Moldova’s pro-Russian President Igor Dodon stressed that his government will remain in office even after it lost majority support in parliament, but also asked for support from his former allies, the pro-EU Party of Action and Solidarity (PAS) and Dignity and Truth Platform Party (PPDA) — despite having pulled his Socialist Party of a coalition with them last autumn in order to replace PAS leader Maia Sandu as prime minister with his own adviser Ion Chicu.
Appealing to the same common ground that brought the Socialists and its unlikely pro-EU partners together a year ago, Dodon argued this is the only way to get rid of the “oligarchs” Vlad Plahotniuc and Ilan Shor.
The last few weeks have seen a series of defections from the Socialists’ current coalition partner, the Democratic Party that was led by Plahotnuic until he fled the country last summer, to Pro Moldova, a new political vehicle headed by former parliament speaker Andrian Candu, who is Plahotnuic’s godson.
This has led to intense speculation that Plahotnuic is preparing the ground for a return to Moldova. The businessman and politician exercised a high level of control over state institutions including the judiciary, leading to warnings including from the European Commission of the rise in state capture in the small Southeast European country.
He was ousted in mid-2019 when Dodon’s Socialists and the two pro-EU parties unexpectedly joined forces and installed a new government under Sandu.
However, their cooperation proved to be short-lived, as Dodon managed to improve his position vis-a-vis his less experienced new partners. A public disagreement over the appointment of a new chief prosecutor provided the opportunity for the Socialists to withdraw their support for Sandu and create a new government with the Democratic Party, that had — publicly at least — distanced itself from Plahotnuic.
The call launched by Dodon comes at a time when the pro-EU parties are negotiating, though not very successfully, with the Pro Moldova party.
Shor, “the visible beneficiary of the $1bn bank frauds” as defined by Kroll Report into the frauds, has own political vehicle, the SOR Party. Both Pro Moldova and the SOR party have welcomed MPs who defected from the Democratic Party that claims (not very convincingly) it has no longer anything to do with Plahotniuc.
In a Facebook post, Dodon says that he is ready to start negotiations with the PAS and PPDA.
"I am equally ready to support either the current government or a new government that would include PAS and PPDA if these parties feel truly prepared to take responsibility in managing the current health and economic crisis,” he wrote.
Indeed, this is not just a political crisis. Moldova’s coronavirus figures are deteriorating with the number of new cases above 300 per day and the number of active cases (5,400) already 50% above the pre-relaxation peak. With a very small number of tests run, the situation risks getting out of control.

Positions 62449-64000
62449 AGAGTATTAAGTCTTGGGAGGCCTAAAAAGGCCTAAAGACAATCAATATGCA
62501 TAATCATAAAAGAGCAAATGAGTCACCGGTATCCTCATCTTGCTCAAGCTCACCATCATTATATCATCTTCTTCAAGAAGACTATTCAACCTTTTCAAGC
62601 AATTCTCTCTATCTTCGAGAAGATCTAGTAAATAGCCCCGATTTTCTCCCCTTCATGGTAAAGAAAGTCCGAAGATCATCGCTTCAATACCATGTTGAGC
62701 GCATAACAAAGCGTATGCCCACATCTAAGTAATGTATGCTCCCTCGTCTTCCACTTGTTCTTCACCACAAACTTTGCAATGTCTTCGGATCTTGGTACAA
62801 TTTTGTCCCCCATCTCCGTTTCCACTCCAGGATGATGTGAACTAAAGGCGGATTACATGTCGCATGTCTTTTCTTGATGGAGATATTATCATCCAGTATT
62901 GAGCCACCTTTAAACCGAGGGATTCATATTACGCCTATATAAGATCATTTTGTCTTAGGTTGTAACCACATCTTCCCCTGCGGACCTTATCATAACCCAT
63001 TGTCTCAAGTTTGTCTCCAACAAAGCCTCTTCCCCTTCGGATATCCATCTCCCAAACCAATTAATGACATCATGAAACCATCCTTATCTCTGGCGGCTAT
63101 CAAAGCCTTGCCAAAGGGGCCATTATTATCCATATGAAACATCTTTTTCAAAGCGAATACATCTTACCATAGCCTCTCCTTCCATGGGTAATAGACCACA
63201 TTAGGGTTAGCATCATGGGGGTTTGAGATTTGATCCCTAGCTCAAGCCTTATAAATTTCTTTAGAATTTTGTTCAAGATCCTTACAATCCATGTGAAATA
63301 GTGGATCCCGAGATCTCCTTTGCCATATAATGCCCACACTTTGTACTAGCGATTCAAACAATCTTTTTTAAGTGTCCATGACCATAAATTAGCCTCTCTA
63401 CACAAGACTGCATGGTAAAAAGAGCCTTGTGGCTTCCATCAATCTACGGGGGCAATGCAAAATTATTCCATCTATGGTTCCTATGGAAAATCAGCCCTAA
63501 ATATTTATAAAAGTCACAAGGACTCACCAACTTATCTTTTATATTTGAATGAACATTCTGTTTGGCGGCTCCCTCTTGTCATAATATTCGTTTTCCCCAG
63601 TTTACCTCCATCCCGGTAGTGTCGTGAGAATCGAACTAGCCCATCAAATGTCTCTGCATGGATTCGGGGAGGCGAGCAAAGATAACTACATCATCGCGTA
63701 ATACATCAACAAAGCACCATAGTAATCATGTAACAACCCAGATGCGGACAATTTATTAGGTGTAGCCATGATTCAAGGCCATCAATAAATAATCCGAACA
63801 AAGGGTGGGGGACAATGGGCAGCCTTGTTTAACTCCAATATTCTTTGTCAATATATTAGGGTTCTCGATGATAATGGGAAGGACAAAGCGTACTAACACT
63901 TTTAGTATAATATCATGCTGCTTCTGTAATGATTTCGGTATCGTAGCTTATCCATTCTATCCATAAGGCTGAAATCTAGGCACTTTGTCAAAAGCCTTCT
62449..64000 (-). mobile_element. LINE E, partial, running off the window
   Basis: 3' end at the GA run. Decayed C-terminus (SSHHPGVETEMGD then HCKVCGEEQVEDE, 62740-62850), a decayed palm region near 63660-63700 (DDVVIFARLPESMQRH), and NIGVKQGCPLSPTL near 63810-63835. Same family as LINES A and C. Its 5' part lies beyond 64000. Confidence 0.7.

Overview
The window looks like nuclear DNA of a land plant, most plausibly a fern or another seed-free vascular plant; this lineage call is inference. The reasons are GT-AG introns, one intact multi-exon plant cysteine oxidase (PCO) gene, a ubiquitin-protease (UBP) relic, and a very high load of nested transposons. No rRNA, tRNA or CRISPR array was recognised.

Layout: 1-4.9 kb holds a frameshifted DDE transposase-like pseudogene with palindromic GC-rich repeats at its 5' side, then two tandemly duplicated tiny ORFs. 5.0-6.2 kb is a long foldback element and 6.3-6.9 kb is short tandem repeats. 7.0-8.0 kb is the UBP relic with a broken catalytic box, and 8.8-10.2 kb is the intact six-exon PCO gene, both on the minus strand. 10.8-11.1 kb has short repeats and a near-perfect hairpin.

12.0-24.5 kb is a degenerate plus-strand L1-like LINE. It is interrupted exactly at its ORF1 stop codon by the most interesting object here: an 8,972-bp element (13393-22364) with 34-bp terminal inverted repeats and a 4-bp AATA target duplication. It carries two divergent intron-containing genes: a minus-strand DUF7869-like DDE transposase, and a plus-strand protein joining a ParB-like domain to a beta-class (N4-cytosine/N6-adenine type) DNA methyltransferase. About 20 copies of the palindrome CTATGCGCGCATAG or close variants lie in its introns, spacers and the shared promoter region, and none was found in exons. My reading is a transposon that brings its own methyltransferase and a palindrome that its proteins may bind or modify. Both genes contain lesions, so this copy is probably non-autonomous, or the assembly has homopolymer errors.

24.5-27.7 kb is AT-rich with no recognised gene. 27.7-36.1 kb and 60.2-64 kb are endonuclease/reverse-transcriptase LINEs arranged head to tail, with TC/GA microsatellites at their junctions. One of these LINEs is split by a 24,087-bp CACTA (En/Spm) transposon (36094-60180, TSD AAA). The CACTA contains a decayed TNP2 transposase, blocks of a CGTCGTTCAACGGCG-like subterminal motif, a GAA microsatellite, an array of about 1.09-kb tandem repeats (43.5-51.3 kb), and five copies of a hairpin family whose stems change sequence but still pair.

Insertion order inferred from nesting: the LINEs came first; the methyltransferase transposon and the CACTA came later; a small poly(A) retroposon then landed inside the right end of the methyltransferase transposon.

"I want to point out that the lack of a sufficient number of votes for the current parliamentary majority is not yet a political crisis and destabilisation, because the current government will continue its work anyway and will do everything necessary for people in this time of crisis, even in the absence of a stable political majority, if this is to be achieved,” the president said.
Dodon argued that the “good” political forces in parliament should not allow the Plahotniuc-Sor-Candu group of oligarchs to gain control and “take the country hostage again”.
“Today, everyone understands that the deputies that moved to Pro Moldova are the people of Plahotniuc and Shor, bought with money from the stolen billion, and any coalition with these defectors or with the Candu-Shor groups means a coalition with Plahotniuc's interests and scenarios,” Dodon warned, most likely directing his speech at the pro-EU parties. However, he will struggle to convince them to work with him again after the experiences of the last year.
Meanwhile, Plahotnuic remains in exile, and is believed to have recently left the US — where the Moldovan General Prosecutor's Office sent an extradition request earlier this month — for Argentina, according to unofficial sources quoted by Jurnal TV channel.
"A source who previously told us that Plahotniuc holds another identity as well under the name of Novak [information officially confirmed] told us that he is no longer in the US, that he left for a Latin American state, [most likely] in Argentina," said Jurnal TV anchor Alex Cozer.
Speaking on the same TV show, Candu, said that the former Democratic Party leader had no reason to leave the US. However, he said he had not spoken with Plahotniuc over the past ten days.
Plahotniuc asked for political asylum in the US last autumn, but the arrest warrant issued by the Moldovan authorities might put an end to his attempts.